The sumptuous home was a good three stories high with more rooms than I can count, wrapping around the corner lawn with sidewalks and steps to the front porch from both West New York and Clara Avenues. The wide porch, with at least eight sets of slender Ionic twin pillars, curved around a turret topped with a tall pointed roof. This feature alone delivered a distinctive front. Frankly, as a kid, I found the Jackson home totally intimidating. Even though a childhood playmate, Warren Cobb, lived there, I rarely went inside. It was very dark and very Victorian, which a friend, Richard Gibson, described as “a castle filled with furniture covered in decorative antimacassars.” The backyard, though, was a child’s dream with a delightful stand of bamboo that was great fun to wiggle into.
When the daddy of the clan, Warren Sr. retired from business, he served as a Volusia County Commissioner plus becoming a Vice President and Director of the First National Bank of DeLand. All three of the boys attended local schools and then Stetson University Law School.
upon which version you read. James was best known as “Capt. James B. Jordan” from his service in the Civil War. He was wounded and captured at Gettysburg and spent the rest of the war imprisoned on Johnson’s Island. In 1877 James opened the first merchant business in DeLand on West Indiana. It was that store that George H. Dreka bought in 1878 which began the Dreka name in this town. But that’s another story for another time.
Captain James was appointed Clerk of the Circuit Court, an office he held until his death at age 62 in 1899, at which point his son Sam succeeded his father, holding the same office for thirty-five years. In 1915 Sam was elected the first president of the DeLand Commercial Club.
Attorney Ray Jordan behind the wheel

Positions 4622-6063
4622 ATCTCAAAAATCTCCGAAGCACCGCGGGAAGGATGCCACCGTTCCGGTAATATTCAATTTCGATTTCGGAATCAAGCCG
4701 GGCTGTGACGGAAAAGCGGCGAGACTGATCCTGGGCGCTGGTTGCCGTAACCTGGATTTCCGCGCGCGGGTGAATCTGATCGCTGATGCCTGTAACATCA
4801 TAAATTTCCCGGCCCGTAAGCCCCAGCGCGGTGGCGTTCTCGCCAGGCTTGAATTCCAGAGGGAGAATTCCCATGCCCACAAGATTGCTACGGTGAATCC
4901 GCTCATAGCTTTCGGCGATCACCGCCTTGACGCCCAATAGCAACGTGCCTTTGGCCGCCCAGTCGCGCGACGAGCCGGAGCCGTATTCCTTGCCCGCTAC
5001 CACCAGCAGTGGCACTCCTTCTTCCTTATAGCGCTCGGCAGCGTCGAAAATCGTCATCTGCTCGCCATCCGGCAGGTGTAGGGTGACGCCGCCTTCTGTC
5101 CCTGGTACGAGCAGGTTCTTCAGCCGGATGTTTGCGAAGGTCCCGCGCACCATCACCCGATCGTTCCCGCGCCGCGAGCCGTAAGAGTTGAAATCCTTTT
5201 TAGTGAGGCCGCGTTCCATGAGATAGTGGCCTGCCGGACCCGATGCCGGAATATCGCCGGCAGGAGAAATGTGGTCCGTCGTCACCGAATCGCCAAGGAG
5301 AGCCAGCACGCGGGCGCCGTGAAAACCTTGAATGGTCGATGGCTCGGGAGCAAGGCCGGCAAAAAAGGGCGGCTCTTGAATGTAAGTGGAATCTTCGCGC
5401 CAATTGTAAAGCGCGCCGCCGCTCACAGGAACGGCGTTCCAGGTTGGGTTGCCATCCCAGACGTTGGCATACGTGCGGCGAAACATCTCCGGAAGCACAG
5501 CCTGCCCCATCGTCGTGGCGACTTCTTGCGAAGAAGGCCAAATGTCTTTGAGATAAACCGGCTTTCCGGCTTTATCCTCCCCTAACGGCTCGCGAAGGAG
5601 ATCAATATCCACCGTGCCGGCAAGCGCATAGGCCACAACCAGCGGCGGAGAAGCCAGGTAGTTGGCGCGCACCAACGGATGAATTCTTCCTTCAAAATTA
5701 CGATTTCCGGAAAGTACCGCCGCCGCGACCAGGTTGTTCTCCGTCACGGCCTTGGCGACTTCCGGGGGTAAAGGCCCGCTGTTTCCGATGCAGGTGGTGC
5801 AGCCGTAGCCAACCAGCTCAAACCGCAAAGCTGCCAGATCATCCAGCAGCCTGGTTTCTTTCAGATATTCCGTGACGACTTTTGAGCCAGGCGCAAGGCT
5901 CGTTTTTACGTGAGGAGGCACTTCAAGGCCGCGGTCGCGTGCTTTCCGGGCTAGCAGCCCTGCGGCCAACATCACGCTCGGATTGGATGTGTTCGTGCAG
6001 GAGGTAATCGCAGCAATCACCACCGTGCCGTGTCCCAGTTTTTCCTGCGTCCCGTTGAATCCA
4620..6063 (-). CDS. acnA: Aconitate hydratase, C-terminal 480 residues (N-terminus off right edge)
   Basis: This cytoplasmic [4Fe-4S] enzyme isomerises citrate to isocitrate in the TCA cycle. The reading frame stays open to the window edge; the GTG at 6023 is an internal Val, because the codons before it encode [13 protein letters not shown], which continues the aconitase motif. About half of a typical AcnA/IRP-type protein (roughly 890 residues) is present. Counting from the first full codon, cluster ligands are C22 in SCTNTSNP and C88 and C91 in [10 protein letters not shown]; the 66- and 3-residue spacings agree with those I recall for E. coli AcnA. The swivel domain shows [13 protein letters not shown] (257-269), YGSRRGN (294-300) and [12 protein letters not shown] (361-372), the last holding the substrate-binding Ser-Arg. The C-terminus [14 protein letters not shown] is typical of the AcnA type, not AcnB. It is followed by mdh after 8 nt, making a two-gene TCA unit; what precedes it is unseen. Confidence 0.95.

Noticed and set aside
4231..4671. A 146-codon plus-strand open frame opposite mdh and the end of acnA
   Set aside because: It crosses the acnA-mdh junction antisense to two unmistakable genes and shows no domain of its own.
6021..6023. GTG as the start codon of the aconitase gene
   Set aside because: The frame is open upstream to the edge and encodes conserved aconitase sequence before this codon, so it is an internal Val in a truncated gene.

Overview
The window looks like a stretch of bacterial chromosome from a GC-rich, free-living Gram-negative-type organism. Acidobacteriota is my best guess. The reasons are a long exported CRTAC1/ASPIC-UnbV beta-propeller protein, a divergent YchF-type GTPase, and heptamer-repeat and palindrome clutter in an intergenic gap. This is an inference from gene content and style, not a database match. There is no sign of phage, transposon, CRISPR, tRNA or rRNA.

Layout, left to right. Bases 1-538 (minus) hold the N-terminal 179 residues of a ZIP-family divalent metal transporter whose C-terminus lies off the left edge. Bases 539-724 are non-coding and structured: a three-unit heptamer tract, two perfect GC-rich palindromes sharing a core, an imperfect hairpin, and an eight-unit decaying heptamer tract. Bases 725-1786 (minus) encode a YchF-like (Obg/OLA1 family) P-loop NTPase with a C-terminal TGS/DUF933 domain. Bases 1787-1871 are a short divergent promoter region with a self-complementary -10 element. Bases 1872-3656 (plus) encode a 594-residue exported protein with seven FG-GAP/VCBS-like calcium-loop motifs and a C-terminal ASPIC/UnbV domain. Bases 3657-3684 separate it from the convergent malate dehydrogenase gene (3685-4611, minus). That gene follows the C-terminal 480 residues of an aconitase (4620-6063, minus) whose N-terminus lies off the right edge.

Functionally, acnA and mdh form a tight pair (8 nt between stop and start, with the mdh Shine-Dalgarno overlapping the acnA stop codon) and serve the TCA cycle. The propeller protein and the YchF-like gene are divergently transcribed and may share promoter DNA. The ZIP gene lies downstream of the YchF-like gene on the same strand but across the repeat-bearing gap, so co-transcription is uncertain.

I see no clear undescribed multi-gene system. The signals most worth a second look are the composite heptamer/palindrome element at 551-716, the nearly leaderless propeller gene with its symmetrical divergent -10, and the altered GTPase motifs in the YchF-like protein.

Sam Jordan - pictured 3rd from the right.
Warren Jr. served for 17 years as Deputy Circuit Court Clerk. In 1952 he was elected Tax Assessor. He married Christine Lewis and they produced a child named Sally Sue Jackson. Ruby’s local claim to fame was becoming the Society Editor of the DeLand Sun News and later she went into Real Estate. Katie married a fellow named Lawrence Cobb and they had a son named Warren, who was my age and who was raised in the Jackson home.
Tom, the eldest, owned the Abstract Co. of DeLand for a number of years and, as noted earlier, also had a law practice with Ray Jordan. Tom married Josephine Steed and they had three daughters, Sally Jo, Laurie, and Catherine. Neill went to Miami for a few years and then returned to serve as prosecuting attorney of Volusia County, School board and city attorney, and eventually joined the faculty of Stetson as a law professor.
Attorney & Stetson Law Professor
Warren, who was president of his senior class at DeLand High School, outstripped them all by growing up to become a judge for the Fifth District Circuit Court of Appeal. The next stop on that particular subway is the Supreme Court.
Attorney Warren Jackson Jr. and his Cadillac
If you missed Chapter 1 - the Haynes/Stout Home and the Landis Home - find it here at this link